The Heritage: One Family's Story
Kim was driving home to visit with her Mom and Dad. She could see the old farmhouse in the distance; the aged home stood out because of its historical significance. Everyone in the community knew the home; it dated back to the 1800ís. Her great grandparents had built it, and it had been passed down through the generations. accumulate It had been updated many times to include fresh paint, modern plumbing, and new appliances as the old ones gave out. It was more than a home though, it was a living legacy, and she had very fond memories of growing up there.
In the spring the fruits of her Momís labor had shown forth. Daffodils and tulips surrounded the perimeter of the house. The sweet scent of lilacs filled the air in late May, and prize-winning roses packed the flowerbeds. In summer yellow marigolds and purple zinnias lined the quarter mile driveway. It was always an explosion of color and a source of great pride for their family.
Earlier in the month Kim and her husband had talked about all the "what ifs" regarding her Mom and Dad. Kim realized she hadnít a clue as to what her parents would want should they die unexpectedly. They had always been a family that lived for the most part in the moment. Sure they had planned family vacations, and saved for college, but they had not discussed death. She didnít know what kind of service they would want, or what funeral home they would want to use. Many other questions provoked her thoughts too, such as, had they pre-planned, or pre-funded their funeral arrangements, did they want to be buried in the cemetery, or did they want to be cremated? All these questions served as impetus to call a meeting with them, to discuss their plans for that unavoidable day, when they would pass from this world. She didnít relish this conversation, it is not easy to come to grips with the end of life - it is, however - inevitable
Sitting in the old parlor Kim was surprised to learn that her parents had pre-planned their funerals, and they had been making quarterly installment payments over the years so that their daughter would not have to worry about the financial end of things. They knew that dealing with the grief of their deaths would be enough for Kim to deal with.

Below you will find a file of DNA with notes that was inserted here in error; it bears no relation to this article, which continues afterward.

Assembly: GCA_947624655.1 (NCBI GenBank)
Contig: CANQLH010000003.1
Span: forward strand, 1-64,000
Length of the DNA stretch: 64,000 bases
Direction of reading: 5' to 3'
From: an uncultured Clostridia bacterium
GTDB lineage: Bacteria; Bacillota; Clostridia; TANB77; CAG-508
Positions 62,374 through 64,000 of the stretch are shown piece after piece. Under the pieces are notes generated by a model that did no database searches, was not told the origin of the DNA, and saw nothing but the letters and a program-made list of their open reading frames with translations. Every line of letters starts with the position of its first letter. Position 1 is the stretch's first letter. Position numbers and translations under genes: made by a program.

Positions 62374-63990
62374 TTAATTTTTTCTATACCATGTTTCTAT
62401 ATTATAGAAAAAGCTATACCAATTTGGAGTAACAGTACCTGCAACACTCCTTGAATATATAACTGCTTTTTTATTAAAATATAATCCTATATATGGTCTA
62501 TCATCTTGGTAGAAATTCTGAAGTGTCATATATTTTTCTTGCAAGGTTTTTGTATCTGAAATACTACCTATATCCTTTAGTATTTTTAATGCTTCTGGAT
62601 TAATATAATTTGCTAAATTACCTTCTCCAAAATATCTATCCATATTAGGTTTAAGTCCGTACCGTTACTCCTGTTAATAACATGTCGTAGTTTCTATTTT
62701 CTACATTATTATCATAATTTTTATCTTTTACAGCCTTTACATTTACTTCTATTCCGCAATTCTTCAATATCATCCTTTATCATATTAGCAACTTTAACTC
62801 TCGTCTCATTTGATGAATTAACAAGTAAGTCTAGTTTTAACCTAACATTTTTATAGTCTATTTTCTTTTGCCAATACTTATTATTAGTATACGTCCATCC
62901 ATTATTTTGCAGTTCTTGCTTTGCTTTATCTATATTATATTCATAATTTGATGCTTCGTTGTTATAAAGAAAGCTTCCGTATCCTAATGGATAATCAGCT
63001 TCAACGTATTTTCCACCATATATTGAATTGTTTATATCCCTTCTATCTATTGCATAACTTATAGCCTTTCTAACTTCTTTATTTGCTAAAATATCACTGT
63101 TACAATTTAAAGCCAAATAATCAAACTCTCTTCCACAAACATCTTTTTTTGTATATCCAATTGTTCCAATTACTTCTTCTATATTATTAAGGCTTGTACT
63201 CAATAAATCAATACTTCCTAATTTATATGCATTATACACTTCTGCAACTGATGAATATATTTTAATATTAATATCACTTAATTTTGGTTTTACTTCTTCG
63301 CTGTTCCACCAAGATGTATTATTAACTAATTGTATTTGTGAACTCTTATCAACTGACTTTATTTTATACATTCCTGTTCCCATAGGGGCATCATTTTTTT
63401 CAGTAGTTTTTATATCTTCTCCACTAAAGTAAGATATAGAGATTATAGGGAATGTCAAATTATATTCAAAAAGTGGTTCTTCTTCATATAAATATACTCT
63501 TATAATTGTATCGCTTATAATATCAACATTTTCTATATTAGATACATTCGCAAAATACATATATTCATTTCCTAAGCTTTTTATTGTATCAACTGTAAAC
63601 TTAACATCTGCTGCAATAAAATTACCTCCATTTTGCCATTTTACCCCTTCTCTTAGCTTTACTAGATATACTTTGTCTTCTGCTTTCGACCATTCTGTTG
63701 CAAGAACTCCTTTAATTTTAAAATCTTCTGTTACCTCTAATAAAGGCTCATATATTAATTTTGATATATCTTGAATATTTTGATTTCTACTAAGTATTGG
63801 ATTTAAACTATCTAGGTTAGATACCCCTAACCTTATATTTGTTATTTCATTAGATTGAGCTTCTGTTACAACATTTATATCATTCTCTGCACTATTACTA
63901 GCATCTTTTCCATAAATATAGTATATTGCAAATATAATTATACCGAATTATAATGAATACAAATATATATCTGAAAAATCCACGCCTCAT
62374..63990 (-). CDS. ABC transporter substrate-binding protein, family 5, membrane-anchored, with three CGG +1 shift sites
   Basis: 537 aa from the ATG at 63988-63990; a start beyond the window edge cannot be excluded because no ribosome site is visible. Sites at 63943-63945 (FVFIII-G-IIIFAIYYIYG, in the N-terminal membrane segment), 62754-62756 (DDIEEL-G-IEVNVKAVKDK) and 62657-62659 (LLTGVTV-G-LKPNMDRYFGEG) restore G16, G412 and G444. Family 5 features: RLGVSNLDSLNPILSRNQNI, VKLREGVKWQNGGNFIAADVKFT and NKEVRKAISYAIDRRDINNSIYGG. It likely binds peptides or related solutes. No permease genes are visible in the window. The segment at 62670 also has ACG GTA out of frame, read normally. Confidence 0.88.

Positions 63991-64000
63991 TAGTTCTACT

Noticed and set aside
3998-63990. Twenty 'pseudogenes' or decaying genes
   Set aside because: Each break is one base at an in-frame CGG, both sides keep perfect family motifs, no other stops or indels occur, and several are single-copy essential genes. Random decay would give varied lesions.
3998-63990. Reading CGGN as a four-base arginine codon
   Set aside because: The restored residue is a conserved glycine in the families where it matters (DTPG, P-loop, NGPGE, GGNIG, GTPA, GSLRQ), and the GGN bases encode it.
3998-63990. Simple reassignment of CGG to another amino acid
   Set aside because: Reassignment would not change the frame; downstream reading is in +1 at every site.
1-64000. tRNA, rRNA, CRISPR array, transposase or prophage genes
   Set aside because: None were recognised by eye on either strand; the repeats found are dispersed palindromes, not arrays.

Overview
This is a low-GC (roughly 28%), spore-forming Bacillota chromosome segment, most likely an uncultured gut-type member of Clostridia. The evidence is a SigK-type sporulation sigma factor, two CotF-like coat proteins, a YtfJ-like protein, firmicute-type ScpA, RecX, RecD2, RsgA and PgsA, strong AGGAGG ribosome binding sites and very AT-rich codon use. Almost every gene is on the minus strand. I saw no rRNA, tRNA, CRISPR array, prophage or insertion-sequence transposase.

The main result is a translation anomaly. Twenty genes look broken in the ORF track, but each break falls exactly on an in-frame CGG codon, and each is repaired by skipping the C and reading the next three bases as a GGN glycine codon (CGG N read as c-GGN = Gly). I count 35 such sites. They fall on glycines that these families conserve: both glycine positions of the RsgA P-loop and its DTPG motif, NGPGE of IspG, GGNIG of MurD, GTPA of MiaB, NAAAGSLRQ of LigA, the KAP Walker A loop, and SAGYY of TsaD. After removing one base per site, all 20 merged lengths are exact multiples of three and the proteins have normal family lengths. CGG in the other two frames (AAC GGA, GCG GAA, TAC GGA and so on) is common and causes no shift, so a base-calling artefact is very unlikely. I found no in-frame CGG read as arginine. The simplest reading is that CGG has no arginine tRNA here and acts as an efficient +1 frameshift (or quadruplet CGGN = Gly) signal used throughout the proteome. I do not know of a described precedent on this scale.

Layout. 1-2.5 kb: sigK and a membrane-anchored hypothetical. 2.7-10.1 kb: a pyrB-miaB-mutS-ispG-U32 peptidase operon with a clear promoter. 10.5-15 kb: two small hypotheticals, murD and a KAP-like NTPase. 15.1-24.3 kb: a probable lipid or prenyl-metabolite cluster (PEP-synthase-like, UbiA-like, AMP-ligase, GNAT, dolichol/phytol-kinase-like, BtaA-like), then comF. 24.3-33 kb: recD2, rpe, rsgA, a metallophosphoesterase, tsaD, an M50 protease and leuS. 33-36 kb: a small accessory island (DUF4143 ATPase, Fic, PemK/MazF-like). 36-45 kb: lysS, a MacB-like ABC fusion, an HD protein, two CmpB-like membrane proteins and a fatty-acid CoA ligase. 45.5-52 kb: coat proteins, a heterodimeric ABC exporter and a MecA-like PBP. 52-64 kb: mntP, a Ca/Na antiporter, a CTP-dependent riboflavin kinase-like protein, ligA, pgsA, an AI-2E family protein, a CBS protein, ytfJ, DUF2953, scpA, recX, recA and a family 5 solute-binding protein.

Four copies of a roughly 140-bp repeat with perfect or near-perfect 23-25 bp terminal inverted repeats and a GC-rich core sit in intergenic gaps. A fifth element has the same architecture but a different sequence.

Her Mom informed her that she wanted to be buried with her gardening gloves and watering can. Every year she bought a new pair, and saved the old ones as reminder of what flowers she had planted the previous year. She had accumulated forty pairs, and wanted to make sure that they went with her, save a couple of pairs for Kim. She also wanted a traditional funeral service to be held at their church, followed by a graveside burial. If the weather was nice, she would like to have a picnic in their back yard, and Kim was to make sure that her blueberry pancakes would be served.
Her Dad viewed things a bit differently. He wanted to be cremated and a life celebration service was to be held at their house. He informed Kim that he would like to have some of his ashes scattered in the creek, and some scattered over the pond down on the lower twenty acres. He did want a marker to be set next to her Momís grave so that they could be memorialized in the same place. A simple and proud man who had served in World War II he instructed Kim to contact the Veterans Department about his passing. He knew that at the end of the ceremony the remaining family members would be given a flag. He had even gone so far as to make a display case out of cherry wood. Kim could buy one, but he thought it only fitting that he make one from one of the many trees that grew on their land, besides he liked wood working, as was evident by all the handcrafted furniture that filled the house.
Once her parents had shared their funeral plans Kim felt a weight lift from her shoulders. She wanted to honor and respect her parentís wishes, and now she had the all the information at her fingertips. When they died, she knew it would be hard, but she also felt better knowing that they had planned for that unavoidable event.